The Fortune 500 Insider Network is our newest online community where top executives from the Fortune 500 share ideas and offer leadership advice with Fortune’s global audience. Deb Aldredge, chief administrative officer of Farmers Insurance, has answered the question: How do you build a company’s culture?
I joined Farmers Insurance several years ago after spending the majority of my career in the brokerage business. The move to insurance was largely driven by the financial crisis and a desire to try to bring a greater sense of stability to my personal and professional life during a time of great instability and uncertainty.
Every career move brings its own set of unique challenges. For me, the biggest challenge was building new relationships and support while ensuring that the company’s values aligned to my own.
I quickly realized that what made Farmers so special was its core value of serving others and building stronger communities. The best example of this can be seen in our work in Joplin, Mo. in 2011, after the community was devastated by an EF5 tornado (tornado with winds over 200 mph), killing more than 150 people and destroying 8,000 homes and businesses in the area.
Our role extended far beyond preparedness and response to recovery, which included providing financial support, food and water. More than 500 employees volunteered thousands of hours on the ground to rebuild homes, and the community recovered in half the time estimated by FEMA, or three-and-a-half years instead of seven to 10 years.
We realized that the camaraderie we saw take place in Joplin reinforced and strengthened the company’s culture of caring and giving back. In this era of commoditization, a unique value proposition is essential in attracting the right customers and employees to your business. Doing the following three things will help you and your company build its culture:
Know who you are
What’s unique about your company? What do you want to be known for? Figure out where can you create the most value to truly differentiate your company’s customers, employees and leaders from others’.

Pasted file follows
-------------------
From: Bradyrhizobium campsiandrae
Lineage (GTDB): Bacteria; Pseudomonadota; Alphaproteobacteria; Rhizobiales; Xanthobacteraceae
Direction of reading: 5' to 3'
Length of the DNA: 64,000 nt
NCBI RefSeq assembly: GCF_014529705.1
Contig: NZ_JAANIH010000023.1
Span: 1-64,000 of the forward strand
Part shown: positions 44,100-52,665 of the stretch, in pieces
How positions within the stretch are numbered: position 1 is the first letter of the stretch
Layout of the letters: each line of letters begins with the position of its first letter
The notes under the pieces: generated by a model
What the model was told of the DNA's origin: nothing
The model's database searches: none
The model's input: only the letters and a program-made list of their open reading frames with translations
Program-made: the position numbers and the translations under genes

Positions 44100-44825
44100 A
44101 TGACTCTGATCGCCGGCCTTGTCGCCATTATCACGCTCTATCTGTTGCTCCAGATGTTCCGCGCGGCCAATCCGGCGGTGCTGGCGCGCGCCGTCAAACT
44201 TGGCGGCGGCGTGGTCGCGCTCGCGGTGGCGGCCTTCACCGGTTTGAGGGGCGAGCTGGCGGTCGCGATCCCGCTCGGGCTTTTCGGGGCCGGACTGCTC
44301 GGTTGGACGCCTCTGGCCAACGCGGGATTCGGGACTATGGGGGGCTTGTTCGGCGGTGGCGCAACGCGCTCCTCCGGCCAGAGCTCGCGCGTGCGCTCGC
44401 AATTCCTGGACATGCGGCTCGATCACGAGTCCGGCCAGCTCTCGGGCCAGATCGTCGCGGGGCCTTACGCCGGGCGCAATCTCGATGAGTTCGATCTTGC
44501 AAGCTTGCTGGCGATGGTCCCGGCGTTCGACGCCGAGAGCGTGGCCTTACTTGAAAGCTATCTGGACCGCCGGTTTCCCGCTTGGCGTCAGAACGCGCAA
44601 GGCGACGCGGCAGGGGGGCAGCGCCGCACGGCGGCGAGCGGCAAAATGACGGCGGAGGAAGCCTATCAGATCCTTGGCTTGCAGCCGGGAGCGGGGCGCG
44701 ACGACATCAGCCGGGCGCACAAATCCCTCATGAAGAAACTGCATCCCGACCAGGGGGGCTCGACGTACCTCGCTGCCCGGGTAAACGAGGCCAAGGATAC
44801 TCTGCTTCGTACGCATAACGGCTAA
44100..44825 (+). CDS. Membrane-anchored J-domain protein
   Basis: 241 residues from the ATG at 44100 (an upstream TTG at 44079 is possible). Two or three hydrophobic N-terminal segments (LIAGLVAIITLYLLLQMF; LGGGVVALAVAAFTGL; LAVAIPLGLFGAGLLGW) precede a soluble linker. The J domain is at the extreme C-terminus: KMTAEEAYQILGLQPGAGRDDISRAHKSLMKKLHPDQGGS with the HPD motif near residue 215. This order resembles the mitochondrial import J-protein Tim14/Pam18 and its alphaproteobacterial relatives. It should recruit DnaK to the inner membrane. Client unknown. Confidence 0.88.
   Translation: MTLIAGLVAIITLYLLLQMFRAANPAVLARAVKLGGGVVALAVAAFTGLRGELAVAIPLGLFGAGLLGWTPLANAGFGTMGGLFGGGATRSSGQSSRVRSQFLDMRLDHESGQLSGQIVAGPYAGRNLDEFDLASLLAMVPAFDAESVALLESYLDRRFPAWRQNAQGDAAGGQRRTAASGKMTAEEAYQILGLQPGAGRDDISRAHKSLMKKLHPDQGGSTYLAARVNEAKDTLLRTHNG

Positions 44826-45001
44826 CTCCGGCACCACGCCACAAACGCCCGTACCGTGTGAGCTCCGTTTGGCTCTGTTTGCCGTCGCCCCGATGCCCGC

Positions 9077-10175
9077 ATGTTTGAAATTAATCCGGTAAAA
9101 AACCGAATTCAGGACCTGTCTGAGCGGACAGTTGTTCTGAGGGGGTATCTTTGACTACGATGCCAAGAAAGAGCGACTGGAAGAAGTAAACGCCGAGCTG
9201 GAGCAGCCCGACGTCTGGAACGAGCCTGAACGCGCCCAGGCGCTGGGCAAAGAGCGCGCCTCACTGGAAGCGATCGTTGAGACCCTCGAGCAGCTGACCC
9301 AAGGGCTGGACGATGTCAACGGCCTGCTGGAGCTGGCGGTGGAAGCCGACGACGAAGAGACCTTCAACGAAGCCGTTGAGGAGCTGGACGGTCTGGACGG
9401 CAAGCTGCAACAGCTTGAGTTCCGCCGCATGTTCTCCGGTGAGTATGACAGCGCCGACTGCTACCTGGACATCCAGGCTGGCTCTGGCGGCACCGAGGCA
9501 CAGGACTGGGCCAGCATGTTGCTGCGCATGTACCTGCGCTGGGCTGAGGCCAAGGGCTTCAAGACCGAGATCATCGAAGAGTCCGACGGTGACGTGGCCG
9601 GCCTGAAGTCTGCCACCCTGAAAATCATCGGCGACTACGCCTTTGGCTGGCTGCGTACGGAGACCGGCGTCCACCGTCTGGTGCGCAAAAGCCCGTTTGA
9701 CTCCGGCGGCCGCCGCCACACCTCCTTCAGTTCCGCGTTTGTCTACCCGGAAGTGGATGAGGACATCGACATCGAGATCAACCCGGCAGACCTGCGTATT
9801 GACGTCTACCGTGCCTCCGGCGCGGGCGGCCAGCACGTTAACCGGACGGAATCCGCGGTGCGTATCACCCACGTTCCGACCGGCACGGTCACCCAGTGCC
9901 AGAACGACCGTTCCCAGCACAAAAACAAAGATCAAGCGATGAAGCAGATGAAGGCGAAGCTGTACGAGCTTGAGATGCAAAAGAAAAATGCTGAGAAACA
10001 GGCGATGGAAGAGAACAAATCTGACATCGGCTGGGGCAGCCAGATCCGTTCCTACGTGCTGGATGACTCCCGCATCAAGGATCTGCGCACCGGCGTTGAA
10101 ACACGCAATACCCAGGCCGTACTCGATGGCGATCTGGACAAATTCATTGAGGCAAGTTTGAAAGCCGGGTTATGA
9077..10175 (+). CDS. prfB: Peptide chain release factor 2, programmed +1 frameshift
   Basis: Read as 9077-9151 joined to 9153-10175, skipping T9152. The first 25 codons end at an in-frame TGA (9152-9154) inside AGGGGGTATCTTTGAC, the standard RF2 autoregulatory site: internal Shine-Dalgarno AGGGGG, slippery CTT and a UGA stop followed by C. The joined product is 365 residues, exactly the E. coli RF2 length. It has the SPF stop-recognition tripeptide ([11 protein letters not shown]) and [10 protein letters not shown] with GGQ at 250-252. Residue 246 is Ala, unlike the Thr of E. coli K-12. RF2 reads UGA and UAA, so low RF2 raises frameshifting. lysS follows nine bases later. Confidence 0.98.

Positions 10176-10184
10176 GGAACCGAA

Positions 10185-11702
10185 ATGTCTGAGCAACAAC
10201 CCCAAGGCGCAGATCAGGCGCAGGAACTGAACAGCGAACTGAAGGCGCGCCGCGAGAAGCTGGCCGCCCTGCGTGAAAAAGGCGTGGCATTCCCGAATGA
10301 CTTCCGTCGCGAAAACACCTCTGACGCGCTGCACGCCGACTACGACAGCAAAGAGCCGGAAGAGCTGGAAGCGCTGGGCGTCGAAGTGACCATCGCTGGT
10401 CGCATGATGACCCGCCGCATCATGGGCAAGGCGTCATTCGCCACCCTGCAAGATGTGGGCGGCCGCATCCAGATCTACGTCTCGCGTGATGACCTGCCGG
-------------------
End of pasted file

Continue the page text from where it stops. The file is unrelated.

Hire for shared values
Companies often hire for technical skills and hope that the individual will share the same values as the company. In reality, teaching technical skills is far easier. Understanding your company’s values (e.g. integrity, teamwork, giving back to the communities, etc.) and integrating them into the key people activities (e.g. hiring, promotions, performance reviews, etc.) drives greater consistency and alignment between people, processes and plans for the company. It’s important to be explicit about the values and how these show up in the work environment.
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Engage in purposeful work
Employees are looking for purpose and meaning in their work. A competitive compensation and benefits program, opportunities for development and advancement, and access to effective and engaged managers are now table stakes. The differentiators for companies have become increasingly harder to achieve. At Farmers, for example, we recognize our reason for being is to help customers identify and plan for the unknown risks that could impact their lives while being ready to respond immediately if disaster strikes. Your work should create purpose in people’s lives. Looking for ways to create value, serve others and engage in purposeful work that matters will resonate with people of all ages.
The effort to help the residents of Joplin rebuild is a true testament not only to the resilience of these communities, but also to the power of a company that aligns its efforts with its employees’ and organization’s values.
Read all answers to the Fortune 500 Insider question: How do you build a company’s culture?
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